Unintended Consequences

Program 170 • 29 mins


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The National Council on Alcoholism and Drug Dependence estimates that in the United States more than half of all adults have a family history of alcoholism or problem drinking, and over seven million children live in a household where at least one parent has abused alcohol. These ‘children of alcoholism’ frequently bear emotional scars. The imprint of a drunk parent—sometimes angry, sometimes neglectful—can run deep. And that childhood pain often gets played out later in adult relationships. In this episode, we hear powerful stories from four people in their teens and twenties, who were raised by alcoholics. Support groups for individuals affected by the drinking of others have operated in many communities for more than sixty years.  Attendance is free at Al-Anon (for adults, it was established by a woman known as Lois W., whose husband founded AA), and at Alateen, its program for teenagers who’ve been raised in a home where alcoholism is present. Participants share their struggles, gain support from the experience and wisdom of others, and learn time-tested principles for how to handle this common problem.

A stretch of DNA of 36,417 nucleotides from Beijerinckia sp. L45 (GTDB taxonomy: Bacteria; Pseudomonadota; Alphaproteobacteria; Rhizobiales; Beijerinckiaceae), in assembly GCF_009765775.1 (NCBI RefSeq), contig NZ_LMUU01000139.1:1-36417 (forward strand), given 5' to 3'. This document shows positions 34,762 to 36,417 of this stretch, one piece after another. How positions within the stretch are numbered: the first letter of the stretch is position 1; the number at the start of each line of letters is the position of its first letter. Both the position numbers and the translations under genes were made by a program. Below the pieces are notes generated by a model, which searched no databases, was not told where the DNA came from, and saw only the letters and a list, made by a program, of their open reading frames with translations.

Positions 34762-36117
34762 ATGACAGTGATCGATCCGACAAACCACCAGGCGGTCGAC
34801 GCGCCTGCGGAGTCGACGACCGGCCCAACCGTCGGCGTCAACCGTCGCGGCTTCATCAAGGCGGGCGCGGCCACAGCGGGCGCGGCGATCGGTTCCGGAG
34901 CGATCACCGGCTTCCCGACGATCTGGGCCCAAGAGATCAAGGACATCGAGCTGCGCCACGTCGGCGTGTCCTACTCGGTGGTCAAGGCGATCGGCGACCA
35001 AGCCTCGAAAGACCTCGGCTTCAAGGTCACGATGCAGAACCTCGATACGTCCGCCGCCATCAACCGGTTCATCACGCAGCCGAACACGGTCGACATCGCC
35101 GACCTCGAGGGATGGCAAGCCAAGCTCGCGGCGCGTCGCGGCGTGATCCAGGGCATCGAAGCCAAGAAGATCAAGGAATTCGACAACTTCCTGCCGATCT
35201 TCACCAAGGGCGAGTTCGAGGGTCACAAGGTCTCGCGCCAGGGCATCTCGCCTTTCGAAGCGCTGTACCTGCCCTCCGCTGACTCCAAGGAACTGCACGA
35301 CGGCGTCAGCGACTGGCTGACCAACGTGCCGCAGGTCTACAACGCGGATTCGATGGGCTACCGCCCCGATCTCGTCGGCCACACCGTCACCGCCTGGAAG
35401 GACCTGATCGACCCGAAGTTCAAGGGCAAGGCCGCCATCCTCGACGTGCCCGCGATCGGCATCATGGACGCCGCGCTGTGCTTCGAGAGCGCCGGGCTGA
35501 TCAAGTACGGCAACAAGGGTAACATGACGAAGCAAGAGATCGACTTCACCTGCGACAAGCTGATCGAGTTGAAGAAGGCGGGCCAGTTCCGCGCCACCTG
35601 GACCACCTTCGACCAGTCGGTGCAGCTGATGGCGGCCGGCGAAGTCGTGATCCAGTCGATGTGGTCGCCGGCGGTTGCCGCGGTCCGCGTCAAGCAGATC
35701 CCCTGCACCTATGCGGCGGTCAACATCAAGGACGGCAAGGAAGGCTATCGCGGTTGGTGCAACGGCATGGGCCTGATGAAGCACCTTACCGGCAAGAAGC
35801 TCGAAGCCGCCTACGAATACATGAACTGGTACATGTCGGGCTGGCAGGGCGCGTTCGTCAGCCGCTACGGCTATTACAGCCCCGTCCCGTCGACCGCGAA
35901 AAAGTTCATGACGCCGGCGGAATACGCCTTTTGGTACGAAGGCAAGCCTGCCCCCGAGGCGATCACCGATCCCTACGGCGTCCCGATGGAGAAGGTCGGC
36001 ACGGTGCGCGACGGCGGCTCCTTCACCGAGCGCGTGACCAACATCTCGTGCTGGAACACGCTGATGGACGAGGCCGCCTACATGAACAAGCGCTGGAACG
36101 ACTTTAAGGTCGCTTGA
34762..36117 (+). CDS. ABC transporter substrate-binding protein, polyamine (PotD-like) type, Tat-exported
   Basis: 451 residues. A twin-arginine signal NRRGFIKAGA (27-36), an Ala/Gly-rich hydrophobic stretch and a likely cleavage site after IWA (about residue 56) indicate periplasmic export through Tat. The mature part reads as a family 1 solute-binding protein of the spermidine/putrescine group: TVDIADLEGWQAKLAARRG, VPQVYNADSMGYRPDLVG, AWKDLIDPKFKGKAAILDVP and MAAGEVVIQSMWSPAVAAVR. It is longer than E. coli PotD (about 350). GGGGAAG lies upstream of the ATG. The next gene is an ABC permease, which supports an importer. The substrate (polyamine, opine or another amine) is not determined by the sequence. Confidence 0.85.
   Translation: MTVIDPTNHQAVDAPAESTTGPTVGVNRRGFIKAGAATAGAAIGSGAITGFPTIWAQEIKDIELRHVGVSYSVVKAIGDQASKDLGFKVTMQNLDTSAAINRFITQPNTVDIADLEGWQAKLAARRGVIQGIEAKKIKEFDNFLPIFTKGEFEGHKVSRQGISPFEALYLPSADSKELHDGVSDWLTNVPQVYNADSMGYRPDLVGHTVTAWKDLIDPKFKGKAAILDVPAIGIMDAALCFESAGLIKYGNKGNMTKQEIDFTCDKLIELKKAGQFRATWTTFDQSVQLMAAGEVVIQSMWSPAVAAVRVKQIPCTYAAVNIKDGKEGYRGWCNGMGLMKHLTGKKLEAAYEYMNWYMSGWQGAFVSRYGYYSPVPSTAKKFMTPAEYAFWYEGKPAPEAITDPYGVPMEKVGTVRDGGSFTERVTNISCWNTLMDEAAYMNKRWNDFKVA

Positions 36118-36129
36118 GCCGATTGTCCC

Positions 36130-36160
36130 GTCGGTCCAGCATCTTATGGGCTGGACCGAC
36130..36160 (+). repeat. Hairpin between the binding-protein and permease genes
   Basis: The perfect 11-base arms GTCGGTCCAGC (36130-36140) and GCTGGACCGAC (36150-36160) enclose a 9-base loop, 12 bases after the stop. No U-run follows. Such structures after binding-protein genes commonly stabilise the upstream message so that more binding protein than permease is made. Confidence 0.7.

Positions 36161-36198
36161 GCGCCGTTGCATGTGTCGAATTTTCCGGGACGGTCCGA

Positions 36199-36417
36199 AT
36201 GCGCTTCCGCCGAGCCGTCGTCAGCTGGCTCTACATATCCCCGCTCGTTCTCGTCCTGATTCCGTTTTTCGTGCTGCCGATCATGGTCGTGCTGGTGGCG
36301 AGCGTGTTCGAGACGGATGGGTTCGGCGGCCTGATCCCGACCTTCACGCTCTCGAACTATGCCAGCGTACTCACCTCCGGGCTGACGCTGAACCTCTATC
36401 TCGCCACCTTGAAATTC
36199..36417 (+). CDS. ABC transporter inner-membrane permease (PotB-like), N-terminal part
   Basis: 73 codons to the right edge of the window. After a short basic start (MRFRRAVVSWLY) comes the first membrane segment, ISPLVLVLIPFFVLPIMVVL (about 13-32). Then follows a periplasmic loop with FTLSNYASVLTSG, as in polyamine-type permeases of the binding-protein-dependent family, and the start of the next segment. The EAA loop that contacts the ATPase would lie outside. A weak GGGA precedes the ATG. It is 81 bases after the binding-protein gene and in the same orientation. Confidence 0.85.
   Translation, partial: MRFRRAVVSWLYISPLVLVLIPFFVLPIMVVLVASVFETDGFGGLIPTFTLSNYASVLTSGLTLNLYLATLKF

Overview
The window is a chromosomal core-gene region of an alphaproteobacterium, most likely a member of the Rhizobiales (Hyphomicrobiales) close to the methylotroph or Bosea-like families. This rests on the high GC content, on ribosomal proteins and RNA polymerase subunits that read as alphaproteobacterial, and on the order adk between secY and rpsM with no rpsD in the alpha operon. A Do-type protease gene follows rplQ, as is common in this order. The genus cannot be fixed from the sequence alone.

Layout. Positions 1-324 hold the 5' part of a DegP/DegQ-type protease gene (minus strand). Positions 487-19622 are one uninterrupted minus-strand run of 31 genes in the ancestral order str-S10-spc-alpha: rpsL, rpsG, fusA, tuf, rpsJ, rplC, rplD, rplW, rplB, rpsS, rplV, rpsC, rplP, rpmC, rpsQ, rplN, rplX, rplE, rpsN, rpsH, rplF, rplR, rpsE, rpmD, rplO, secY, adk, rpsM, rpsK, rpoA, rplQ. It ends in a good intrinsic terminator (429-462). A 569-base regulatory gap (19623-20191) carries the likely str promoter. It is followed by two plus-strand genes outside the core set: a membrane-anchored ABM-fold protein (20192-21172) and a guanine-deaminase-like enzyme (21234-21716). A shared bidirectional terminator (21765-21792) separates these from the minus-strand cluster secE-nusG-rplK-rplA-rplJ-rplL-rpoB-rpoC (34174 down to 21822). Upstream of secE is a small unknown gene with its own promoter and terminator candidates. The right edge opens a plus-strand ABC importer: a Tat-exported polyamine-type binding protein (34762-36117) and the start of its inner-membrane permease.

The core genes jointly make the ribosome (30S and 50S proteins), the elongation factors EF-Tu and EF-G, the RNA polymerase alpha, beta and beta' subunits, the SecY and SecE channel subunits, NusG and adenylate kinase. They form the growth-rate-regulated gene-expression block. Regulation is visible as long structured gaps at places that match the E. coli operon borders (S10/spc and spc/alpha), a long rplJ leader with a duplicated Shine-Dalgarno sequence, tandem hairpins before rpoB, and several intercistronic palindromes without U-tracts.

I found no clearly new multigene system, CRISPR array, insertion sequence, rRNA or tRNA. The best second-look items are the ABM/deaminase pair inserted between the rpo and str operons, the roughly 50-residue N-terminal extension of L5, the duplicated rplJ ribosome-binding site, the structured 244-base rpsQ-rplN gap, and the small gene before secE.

One of the most powerful things I’ve learned in my recovery in Alateen, and later in life in Al-Anon, is something we refer to as the Three C’s: I didn’t cause it, I can’t control it, and I can’t cure it. And the day that that light bulb turned on for me, and I really realized that it had nothing to do with me—and my parents were sick and suffering—was one of the most liberating days of my life. Hurt people hurt people. You know, my parents weren’t mean to me, or critical of me, or abusive towards me because I deserved it. That was a manifestation of their illness.”

—Aidan, whose parents were both alcoholics


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